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I have a part of a function that goes like this:

if (preg_match("#\bscript\b#",$userInput))
{
    $bannedWord = 'script';
    logHax();
    return TRUE;
}

This is causing a problem for what I am trying to accomplish because it will only match the exact word "script" and not variations of it, like "ScriPt" or "<script>".

What I would like to have is the examples of the not matched strings along with the original string return true.

Could someone provide me with a bit of understanding on this matter.

Also any tutorials that cover something like this would be greatly appreciated,

Thank you!

share|improve this question
1  
Possibly relevant: php.net/strip_tags –  Halcyon Apr 13 '12 at 21:10
    
@Frits thank you, that does apply. But it will not be entirely suitable in this case. –  IndigoIdentity Apr 13 '12 at 21:20
    
You can make it suitable by passing your allowed set of HTML tags like: strip_tags($untrusted_html, '<p><a><b><u><i>'); this will allow only simple HTML markup tags. –  Halcyon Apr 13 '12 at 21:33
    
@Frits The problem with that is that is will not be entirely effective at matching the differnt variations that I am aiming for, e.g. <script src="bla.... It is also the case that I am not only trying to match tags, but events too. Please see the post I have chosen below as the correct answer for the most suitable solution in this case. –  IndigoIdentity Apr 13 '12 at 21:38

3 Answers 3

up vote 1 down vote accepted

How's this:

if (preg_match("/<script\b[^>]*>/i",$userInput))
{
    $bannedWord = 'script';
    logHax();
    return TRUE;
}
share|improve this answer
    
Works like a charm you are a legend! Could you please explain your use of the two /'s I see they are to hold the string along with a regular expression? –  IndigoIdentity Apr 13 '12 at 21:26
    
The /'s in my code are liek the #'s in yours, the are the delimiters(?) of the expression, IE everything inside of them is the expression, the i after the last / says "make this case insensitive", <script\b[^>] is a little more complicated, basically it says "match <script followed by anything but not a >" and then the final > matches the close of the opening tag. phew! –  Dale Apr 13 '12 at 21:29
    
I highly recommend having a read of this website, as mentioned by another user here regular-expressions.info –  Dale Apr 13 '12 at 21:30
1  
I do find them interesting too, hence the question. I have only really found html5pattern.com as anything that has been of use to me though, so the link was a great addition. In anycase thank you for your advice/suggestion, i really appreciate it! –  IndigoIdentity Apr 13 '12 at 21:42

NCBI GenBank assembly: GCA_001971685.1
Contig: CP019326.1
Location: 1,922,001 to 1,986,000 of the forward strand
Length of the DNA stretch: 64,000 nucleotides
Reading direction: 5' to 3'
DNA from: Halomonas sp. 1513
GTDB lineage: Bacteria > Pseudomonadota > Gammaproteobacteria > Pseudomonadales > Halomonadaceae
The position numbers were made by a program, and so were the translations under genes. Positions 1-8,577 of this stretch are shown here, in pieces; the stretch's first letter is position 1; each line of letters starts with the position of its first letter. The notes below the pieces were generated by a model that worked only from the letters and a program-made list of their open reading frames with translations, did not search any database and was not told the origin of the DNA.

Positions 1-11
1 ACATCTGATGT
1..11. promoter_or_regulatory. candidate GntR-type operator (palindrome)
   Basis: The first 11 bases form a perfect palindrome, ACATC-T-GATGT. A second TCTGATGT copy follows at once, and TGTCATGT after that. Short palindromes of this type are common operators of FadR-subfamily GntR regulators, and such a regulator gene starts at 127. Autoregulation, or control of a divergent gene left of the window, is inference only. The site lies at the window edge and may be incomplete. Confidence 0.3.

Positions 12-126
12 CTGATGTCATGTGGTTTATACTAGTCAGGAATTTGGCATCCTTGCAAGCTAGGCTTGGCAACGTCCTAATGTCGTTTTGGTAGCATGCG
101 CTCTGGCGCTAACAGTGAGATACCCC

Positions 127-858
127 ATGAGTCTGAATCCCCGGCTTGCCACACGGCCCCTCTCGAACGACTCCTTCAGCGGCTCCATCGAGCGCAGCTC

1  
:D Here's my super short probably crap email validator regex /\w[\.\w]+@\w[\.\w]+/ –  Dale Apr 13 '12 at 21:47

Case-insensitive matching:

preg_match("#\bscript\b#i",$userInput)

Note the i. Also note that this the first example in the docs:

<?php
// The "i" after the pattern delimiter indicates a case-insensitive search
if (preg_match("/php/i", "PHP is the web scripting language of choice.")) {
    echo "A match was found.";
} else {
    echo "A match was not found.";
}
?>

Cheers

share|improve this answer
    
Alright thanks alot, that helps :) but what about the before and after part? –  IndigoIdentity Apr 13 '12 at 21:14
    
Can you please update your original post to ask a single, clear question? It's not clear to me what you're after. –  Madbreaks Apr 13 '12 at 21:20
    
Thank you for your input Madbreaks it did solve the first problem but as in the second example, what i was lacking was the regular expression to match any characters before and after the string. like "<"string">" –  IndigoIdentity Apr 13 '12 at 21:29

If you really want to match "anything" before or after the string (not just a word), then you do not even need preg_match here, bacuse you could do something like this:

$userInputLower = strtolower($userInput);
if (strpos($userInputLower, 'script') !== false)
{
    $bannedWord = 'script';
    logHax();
    return TRUE;
}
share|improve this answer
1  
This will match "scripts", etc. –  Madbreaks Apr 13 '12 at 21:19
    
Sorry but no, op did not –  Madbreaks Apr 13 '12 at 21:24
    
Thanks, and I've edited the post to make it clearer, and deleted my part of our little "argument". –  Pinetree Apr 13 '12 at 21:35
    
Hey and since you edited it, I was able to remove the down-vote. win/win. Cheers. –  Madbreaks Apr 13 '12 at 21:36

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